Though The Narrow Road to the Deep North is very much a novel of war, and the impact of the war experience, it is also a love story. It is perhaps the love story itself – and the many manifestations of love, as it appears in the book, that affects the transformation. Love too is a permanent force, leaving its imprint, and changing us.
All of the characters in this book are needy in one way or another, even those, like Keely’s mum Doris, who appear to be self-contained. These needs, some of which are complex and subtle, form a subtext that operates as a perfect contrast to the thriller-like action that escalates as the story progresses. The result is a beautiful, deep and engaging story that illuminates human frailty, teases out the nature of risk and compassion, and goes very deep into the heart of love, loss, and personal responsibility.
Elemental is an exquisite novel. Every word of it is tightly crafted and pregnant with possibility. It is self-referential and post-modern in the way it undermines time, creating a genetic and emotional link between characters in multiple times and places.
The novel’s strength is the very personal journey the reader takes alongside Amy as she weighs up conventional First World medical procedures with the almost Cavewoman-style natural homebirthing. It is a suspenseful ride with her as she battles conventions, the expectations of others as well as a category three tropical cyclone to boot.
Yes, it’s a great Australian novel, full of people and places that are both inherently part of their time and true to that space. Above all though, what elevates this book from a cracking good yarn to something that is great, is the magic. The book is rife with magic, so purely woven into the story you might miss it on a first reading. It’s a magic that comes straight from a love of humanity – a generous, funny magic that picks up on all that is truly beautiful, even amidst our flaws.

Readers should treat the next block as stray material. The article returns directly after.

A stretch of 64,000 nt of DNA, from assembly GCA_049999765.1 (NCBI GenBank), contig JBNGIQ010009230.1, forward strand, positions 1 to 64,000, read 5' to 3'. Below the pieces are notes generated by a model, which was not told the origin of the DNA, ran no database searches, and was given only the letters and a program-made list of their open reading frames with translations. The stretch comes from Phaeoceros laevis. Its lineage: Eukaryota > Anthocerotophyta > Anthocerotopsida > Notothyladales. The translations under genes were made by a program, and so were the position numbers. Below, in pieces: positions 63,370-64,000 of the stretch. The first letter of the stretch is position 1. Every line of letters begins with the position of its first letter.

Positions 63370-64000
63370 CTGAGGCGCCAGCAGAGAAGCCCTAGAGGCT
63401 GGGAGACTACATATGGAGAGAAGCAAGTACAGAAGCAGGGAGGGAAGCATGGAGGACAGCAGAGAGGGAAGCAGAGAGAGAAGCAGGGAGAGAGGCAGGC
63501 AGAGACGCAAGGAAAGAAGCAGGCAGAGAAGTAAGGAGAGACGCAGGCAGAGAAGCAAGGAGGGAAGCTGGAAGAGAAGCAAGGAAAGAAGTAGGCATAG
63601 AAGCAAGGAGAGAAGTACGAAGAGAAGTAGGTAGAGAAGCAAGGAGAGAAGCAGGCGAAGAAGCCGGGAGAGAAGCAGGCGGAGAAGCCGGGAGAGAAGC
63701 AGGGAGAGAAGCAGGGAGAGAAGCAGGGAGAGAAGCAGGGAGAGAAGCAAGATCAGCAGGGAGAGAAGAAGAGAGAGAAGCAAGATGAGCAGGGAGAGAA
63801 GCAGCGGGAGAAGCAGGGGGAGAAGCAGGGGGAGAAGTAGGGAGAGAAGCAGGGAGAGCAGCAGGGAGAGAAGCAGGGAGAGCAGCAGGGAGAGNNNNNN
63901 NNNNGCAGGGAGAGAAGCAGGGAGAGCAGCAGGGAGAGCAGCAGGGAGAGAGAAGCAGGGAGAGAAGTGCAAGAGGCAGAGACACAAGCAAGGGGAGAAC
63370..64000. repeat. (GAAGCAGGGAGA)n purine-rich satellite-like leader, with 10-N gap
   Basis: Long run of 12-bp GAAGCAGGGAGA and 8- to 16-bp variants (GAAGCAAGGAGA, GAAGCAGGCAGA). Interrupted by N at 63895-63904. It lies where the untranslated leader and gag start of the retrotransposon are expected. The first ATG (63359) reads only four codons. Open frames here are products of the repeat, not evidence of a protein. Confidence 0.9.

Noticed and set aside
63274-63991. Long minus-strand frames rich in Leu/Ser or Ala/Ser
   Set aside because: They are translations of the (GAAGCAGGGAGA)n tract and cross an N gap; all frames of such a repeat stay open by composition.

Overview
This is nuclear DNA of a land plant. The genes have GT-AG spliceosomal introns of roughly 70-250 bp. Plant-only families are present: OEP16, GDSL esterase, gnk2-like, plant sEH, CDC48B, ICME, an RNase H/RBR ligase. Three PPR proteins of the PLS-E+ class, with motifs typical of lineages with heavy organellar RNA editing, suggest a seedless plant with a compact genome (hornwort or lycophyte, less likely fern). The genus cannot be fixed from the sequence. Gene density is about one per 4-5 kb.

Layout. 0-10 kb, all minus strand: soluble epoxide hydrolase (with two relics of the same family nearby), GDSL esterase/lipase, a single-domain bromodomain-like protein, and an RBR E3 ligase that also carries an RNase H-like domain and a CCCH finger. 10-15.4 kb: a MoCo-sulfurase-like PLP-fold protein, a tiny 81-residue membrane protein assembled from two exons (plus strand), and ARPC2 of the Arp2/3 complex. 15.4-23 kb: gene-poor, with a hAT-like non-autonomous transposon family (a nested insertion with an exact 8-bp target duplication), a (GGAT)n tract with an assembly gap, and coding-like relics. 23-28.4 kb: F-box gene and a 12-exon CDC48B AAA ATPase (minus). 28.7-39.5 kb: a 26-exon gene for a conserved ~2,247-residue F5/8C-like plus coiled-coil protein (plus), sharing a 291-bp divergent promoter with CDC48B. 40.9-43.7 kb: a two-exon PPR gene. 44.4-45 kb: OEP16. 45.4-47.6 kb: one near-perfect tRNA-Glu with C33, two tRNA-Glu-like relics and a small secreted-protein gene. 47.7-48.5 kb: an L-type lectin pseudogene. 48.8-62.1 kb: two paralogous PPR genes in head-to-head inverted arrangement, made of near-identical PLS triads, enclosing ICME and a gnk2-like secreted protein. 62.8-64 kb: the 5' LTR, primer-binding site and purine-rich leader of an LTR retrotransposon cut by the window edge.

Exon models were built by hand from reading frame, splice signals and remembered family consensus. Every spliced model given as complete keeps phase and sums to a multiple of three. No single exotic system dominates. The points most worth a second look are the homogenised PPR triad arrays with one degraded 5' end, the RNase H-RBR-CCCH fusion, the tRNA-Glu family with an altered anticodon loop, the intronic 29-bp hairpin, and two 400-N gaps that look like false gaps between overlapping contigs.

Despite the horror of Hester’s life – a horror that remains with the reader – there is also a deep sensual beauty. The reader is also left with Hester’s sense of joy and freedom in swimming in a river, noticing the life of the natural world: of insects; dappled light; or an “empty, blue sky” that never ends.
As with Gould’s Book of Fish, Wanting undermines history, recreating it in a magical realism form that tells a greater truth. Like Adrienne Eberhart’s Jane, Lady Franklin, what drives the story is not what happened but what was felt. Unlike Eberhart’s Lady Franklin, Flanagan’s heroine is as guilty as she is tragic. She destroys what she loves by denying herself.
Though Davies’ Hughes isn’t exactly a likable character, the intimacy is so striking and the intensity of the portrait so great that Hughes becomes someone entirely familiar. Not so much the grand aviator with all the superlatives of his status: richest, fastest, most inventive, but instead, a man like any other, pursued by demons and running hard to find a way to live through them.
Bahram’s is the voice of the newly-arrived immigrant, misunderstood and always alien, at home neither in the country he has come from nor the one he now inhabits. Such people are becoming increasingly common in our globalised society, and their outsider voices need to be heard and heeded if the notion of a ‘global village’ is to ever become a reality.
This last sentence so changes the story, that this reader at least, went back and re-read it in its entirety, seeing everything in a different light. I enjoyed it the first time, but found much to reflect on the second – the hallmark of a good novel. Che is believable, both as the eight-year old boy struggling to find himself, and as the older, wiser narrator he becomes by the end of the book.